A young man kills his bride on the day of his marriage and goes insane. He wakes up in an asylum with no memory, left in the hands of two mysterious doctors who relate his condition with his biological identity.
Two interwoven stories. The first is a biography of anarchist Sakae Osugi which follows his relationship with three women in the 1920s. The second centers around two 1960s' students researching Osugi's theories.
While dealing drugs on the side, Gonda operates the Genet, a gay bar in Tokyo where he has hired a stable of transvestites to service the customers. The madame or lead "girl" of the bar is Leda, an older, old fashioned geisha-styled transvestite with who Gonda lives and is in a relationship. Arguably, the most popular of the girls working at the bar now is Eddie, a younger, modern transvestite. Like Leda, Eddie lives openly as a woman. Eddie's troubled life includes her father having deserted the family when she was a child, and having had a difficult relationship with her mother following, she who mocked Eddie's ability to be the man the of the family. Gonda enters into a sexual relationship with Eddie, who he promises to make madame of the bar, replacing Leda in both facets of his life, with Eddie having threatened to quit otherwise. While Leda suspects what Gonda and Eddie are up to, Gonda tells Leda what she wants to hear, much as he tells Eddie what she wants to hear. As this ...Written by
This is a movie that was made in the late '60s, early '70s period of Japan when Japan influenced by the Hippie culture was experimenting with their own brand of Avant Garde culture that was sometimes called "Angura". This is shortened Japanese pronunciation for "Underground". As the word suggests, these were experimental non-mainstream production that explored much about free sex, and anti establishment view of the world.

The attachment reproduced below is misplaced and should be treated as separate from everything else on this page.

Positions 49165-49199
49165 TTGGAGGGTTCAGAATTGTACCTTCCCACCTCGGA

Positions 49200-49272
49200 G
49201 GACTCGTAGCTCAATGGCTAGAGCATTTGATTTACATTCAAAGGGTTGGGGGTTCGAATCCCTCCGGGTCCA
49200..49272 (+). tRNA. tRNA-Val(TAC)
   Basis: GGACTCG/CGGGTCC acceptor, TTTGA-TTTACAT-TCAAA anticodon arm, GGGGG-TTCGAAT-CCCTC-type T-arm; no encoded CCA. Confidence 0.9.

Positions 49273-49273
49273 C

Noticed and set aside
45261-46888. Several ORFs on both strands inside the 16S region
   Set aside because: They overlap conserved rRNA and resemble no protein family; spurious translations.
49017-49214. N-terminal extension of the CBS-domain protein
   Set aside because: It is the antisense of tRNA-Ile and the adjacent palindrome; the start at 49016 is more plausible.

Gay culture was almost never picked up in Japanese movie up to this point, and it was first public exposure to the literally underground culture of the society at that time. This movie was also the debut for Pita or Shinnosuke Ikehata as Eddie. He has become somewhat of an icon for gay culture in Japan, but this movie was actually the first time he appeared as gay in public, and prior to that, he was only known as a beautiful boy dancer. His father was a natori of Japanese dance school, and he is a trained dancer himself.
Producers of this movie auditioned over 100 candidates, but couldn't find the right talent. Novel writer Tsutomu Minakami told the producers about "this boy" who was a go go dancer at a club in Roppongi. When the producers went to the club, and met the then 16 year old Ikehata, they knew they had the right person. Ikehata had a nick name Pita from Peter Pan, as he was so beautiful, and it was difficult to tell if he was a boy or a girl.
Story is bit convoluted, Eddie, who is the top host at the club Junne has intimate relation with the club's owner Gonda (Yoshio Tsuchiya). When the madam of the club Leda discovers this, he goes into a jealous frenzy, and tries to hurt Eddie. Eddie gets an idea to kill Leda, but that also brought back his suppressed memory of killing his own mother. Leda makes an attempt on Eddie's beauty by trying to cut his face, but fails. Gonda dumps Leda, and Leda commits suicide. But Gonda finds out the real truth about the relation between himself and Eddie.
The production of this movie is above average for avant garde movies made during this period. There's humor, talent, interesting point of view, and a real story. This is one of must see movies to come out of Japan.
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